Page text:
A Belarusian court sentenced two major opposition activists to long-term imprisonment on Monday. The latest move in the relentless crackdown by Belarusian authorities has been challenged in response to last year’s rebel protests.
Maria Kolesnikova, a top member of the opposition council, has been detained since she was arrested last September. A Minsk court convicted her of conspiring to seize power, creating an extremist organization, and seeking actions that undermine national security, and sentenced her to 11 years in prison.
Attorney Maxim Zanac, another key member of the Coordinating Council in the face of the same accusation, was sentenced to 10 years in prison.
Kolesnikova, who helped coordinate the opposition movement that broke out after the August 2020 presidential vote, resisted attempts by authorities to force her abroad. She broke her passport and was arrested back in Belarus when a Belarusian security agency official took her to the Ukrainian border and forcibly expelled her last September.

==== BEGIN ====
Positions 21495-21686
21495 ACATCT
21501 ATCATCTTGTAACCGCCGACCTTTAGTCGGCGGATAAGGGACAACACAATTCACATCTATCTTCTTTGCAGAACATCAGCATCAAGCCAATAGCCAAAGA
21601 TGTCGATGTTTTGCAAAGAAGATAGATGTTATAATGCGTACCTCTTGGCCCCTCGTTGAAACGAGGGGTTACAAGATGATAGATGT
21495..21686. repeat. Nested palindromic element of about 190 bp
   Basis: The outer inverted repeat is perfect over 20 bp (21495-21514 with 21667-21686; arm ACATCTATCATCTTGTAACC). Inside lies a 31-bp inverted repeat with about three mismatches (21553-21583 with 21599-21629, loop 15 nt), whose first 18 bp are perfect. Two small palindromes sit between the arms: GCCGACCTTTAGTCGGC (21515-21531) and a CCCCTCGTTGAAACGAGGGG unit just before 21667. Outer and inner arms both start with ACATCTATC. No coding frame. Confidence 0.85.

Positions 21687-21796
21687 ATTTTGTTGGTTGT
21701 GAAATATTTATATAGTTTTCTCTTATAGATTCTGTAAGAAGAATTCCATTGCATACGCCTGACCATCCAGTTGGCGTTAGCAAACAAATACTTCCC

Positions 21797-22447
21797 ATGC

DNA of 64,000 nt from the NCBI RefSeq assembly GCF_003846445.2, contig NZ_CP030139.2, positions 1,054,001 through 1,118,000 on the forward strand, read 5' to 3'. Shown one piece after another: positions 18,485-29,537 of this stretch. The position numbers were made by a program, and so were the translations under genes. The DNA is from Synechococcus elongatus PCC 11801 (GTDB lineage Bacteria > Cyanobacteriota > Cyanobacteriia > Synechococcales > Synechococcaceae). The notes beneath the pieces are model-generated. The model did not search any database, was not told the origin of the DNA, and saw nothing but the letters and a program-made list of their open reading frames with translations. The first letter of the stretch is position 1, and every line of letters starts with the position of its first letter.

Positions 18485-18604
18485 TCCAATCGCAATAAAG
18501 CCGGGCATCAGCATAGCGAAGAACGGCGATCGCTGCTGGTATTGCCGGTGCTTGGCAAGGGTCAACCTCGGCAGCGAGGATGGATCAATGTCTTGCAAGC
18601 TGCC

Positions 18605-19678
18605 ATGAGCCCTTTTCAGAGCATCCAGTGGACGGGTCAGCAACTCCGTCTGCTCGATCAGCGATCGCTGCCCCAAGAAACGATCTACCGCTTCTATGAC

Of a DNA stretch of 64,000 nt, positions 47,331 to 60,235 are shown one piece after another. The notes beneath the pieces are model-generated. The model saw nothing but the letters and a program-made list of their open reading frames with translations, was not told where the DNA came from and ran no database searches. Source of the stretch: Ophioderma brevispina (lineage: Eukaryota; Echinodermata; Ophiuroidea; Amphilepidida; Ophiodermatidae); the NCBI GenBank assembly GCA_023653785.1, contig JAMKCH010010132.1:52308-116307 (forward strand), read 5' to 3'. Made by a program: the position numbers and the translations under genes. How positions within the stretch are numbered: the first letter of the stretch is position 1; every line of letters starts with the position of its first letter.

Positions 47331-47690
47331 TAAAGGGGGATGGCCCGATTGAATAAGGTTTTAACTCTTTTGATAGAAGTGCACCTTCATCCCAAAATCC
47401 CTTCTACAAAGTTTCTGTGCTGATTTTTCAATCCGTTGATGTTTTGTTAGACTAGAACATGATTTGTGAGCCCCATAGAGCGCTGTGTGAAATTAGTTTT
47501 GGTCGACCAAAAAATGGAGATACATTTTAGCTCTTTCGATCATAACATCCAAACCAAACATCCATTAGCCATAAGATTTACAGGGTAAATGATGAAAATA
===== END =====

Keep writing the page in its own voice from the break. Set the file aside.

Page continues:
Kolesnikova and Znak were tried in a closed room and their families were allowed to attend the decision hearing only on Monday.
“For many, Maria has become an example of the battle between resilience and good and evil. Alexander, Kolesnikova’s father, told The Associated Press on Monday.” It’s not a verdict, it’s the revenge of the authorities. “
Belarus was upset by months of protests boosted by President Alexander Lukashenko’s sixth term after a presidential vote in August 2020, which the opposition and the West accused of being fake. He conducted a large-scale crackdown in response to the demonstration, arresting more than 35,000 people and beating thousands by police.